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Mountain Lion Suffering From Rat Poison Makes Dramatic Recovery

The mountain lion that made a large urban park in Los Angeles his home has apparently recovered from a bad case of mange brought on by ingesting poisoned animals.

Posted on December 4, 2014, at 10:20 p.m. ET

This is P-22, the majestic mountain lion that last year claimed a large Los Angeles park near the Hollywood sign as his own.

He was caught via a remote camera in Griffith Park. The images first appeared in National Geographic in December 2013.
National Geographic

He was caught via a remote camera in Griffith Park. The images first appeared in National Geographic in December 2013.

That he had somehow managed to take up residence in a major park stunned city residents.

Primarily preying on mule deer, P-22 beat the odds just getting to the park, having to sprint across busy freeways that have claimed the lives of less lucky mountain lions before.

Then in March, experts discovered that P-22 had become very sick.

National Park Service / Via nps.gov

Blood tests revealed the gaunt cat was afflicted with mange, a parasitic skin disease that causes skin lesions and deterioration of the coat. His blood tested positive for anti-coagulant rodenticide, commonly known as rat poison, which experts tied to his condition.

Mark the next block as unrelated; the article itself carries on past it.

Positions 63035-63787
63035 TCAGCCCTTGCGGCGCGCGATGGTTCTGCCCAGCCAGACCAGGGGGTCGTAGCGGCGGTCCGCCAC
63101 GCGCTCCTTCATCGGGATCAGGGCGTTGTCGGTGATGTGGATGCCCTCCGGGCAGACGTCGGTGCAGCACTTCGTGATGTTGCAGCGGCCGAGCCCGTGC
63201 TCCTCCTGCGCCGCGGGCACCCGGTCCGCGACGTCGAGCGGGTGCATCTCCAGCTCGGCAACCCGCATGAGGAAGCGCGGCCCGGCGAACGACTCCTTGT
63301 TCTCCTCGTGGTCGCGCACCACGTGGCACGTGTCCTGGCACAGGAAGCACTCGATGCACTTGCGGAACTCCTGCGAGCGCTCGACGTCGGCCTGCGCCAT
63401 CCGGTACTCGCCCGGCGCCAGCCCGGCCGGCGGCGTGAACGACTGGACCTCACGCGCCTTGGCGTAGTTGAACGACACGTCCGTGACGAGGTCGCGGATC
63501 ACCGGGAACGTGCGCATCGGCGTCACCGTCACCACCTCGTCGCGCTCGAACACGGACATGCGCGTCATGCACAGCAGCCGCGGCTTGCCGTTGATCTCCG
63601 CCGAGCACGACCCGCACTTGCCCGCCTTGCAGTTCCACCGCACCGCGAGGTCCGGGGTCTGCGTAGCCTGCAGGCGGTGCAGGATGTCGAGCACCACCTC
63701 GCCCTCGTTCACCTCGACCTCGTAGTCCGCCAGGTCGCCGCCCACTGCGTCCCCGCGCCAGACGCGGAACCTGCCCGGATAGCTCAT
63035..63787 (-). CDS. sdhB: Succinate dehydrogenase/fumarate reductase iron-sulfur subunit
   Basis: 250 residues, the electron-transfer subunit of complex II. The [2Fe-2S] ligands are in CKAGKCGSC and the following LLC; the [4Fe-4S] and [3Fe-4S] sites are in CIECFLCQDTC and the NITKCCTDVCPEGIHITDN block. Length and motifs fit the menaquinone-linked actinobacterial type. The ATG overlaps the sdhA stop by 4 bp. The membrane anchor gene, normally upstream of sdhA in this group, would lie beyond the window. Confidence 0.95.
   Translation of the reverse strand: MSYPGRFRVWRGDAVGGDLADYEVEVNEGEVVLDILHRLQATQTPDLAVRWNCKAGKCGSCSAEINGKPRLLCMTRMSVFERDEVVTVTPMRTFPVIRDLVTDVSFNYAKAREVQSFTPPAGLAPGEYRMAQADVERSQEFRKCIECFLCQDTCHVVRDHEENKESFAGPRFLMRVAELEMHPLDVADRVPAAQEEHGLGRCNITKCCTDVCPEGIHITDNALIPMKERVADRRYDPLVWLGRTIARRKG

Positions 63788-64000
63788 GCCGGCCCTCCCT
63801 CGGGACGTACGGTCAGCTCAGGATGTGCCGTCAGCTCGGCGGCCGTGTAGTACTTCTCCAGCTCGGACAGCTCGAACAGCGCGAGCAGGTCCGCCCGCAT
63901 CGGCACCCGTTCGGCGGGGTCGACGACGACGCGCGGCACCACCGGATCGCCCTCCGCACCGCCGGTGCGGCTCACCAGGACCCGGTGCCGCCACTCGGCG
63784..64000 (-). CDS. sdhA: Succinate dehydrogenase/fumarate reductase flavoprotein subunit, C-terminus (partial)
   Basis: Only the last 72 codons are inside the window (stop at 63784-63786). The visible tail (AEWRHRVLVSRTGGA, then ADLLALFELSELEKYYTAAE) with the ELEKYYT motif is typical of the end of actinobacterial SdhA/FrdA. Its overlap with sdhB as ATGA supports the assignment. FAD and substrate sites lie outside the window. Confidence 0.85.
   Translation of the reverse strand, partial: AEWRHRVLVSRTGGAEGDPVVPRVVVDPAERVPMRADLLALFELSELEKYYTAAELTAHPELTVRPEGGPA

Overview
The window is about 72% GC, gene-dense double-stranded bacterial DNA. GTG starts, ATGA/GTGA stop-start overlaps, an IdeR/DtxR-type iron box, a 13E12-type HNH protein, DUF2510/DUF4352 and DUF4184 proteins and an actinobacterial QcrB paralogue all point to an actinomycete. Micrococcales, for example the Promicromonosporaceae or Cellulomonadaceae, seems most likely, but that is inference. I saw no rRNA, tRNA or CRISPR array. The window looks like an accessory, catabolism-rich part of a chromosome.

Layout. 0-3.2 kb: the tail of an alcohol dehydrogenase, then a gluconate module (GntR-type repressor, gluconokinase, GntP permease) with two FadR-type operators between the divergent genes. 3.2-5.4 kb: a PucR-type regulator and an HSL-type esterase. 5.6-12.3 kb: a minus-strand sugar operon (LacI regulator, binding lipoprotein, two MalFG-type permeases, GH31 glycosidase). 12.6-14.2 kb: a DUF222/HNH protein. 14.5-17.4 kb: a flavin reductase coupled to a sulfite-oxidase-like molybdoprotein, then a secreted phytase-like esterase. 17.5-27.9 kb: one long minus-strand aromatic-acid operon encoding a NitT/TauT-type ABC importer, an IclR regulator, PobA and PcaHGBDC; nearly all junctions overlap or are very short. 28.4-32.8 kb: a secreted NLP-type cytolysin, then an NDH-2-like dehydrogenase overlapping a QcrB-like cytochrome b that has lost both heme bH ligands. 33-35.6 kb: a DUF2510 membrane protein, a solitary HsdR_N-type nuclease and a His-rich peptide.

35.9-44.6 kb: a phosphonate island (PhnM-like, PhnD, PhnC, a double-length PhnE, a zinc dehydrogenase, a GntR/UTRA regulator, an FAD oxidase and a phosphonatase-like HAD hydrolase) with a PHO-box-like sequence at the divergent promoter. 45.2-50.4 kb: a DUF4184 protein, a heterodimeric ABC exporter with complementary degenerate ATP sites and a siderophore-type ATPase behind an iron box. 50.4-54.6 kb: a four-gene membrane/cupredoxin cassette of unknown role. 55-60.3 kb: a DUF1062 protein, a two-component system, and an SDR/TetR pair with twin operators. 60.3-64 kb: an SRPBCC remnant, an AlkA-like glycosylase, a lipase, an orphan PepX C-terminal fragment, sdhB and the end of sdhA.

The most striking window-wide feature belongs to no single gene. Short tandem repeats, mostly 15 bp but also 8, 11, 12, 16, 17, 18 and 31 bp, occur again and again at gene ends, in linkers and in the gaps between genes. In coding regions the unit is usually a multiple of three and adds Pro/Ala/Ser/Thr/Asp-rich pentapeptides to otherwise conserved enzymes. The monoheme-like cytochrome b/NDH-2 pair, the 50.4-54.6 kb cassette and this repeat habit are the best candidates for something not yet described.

The mountain lion had likely become exposed by eating prey that had earlier ingested the poison, working its way up the food chain until reaching P-22, where it accumulates and can become lethal.

Biologists aided P-22 with a topical treatment for the potentially deadly mange, but they couldn't be sure whether he'd make it.

That is, until remote cameras recently caught up with P-22, and look!

The National Park Service on Thursday released new images of the mountain lion taken in November — and they appear to show that P-22 has, indeed, recovered. The remote camera was set up at the site of a freshly killed mule deer.
AP Photo/National Park Service

The National Park Service on Thursday released new images of the mountain lion taken in November — and they appear to show that P-22 has, indeed, recovered. The remote camera was set up at the site of a freshly killed mule deer.

The mountain lion returned to feed over four nights.

Feed, P-22, feed. And be well.
AP Photo/National Park Service

Feed, P-22, feed. And be well.

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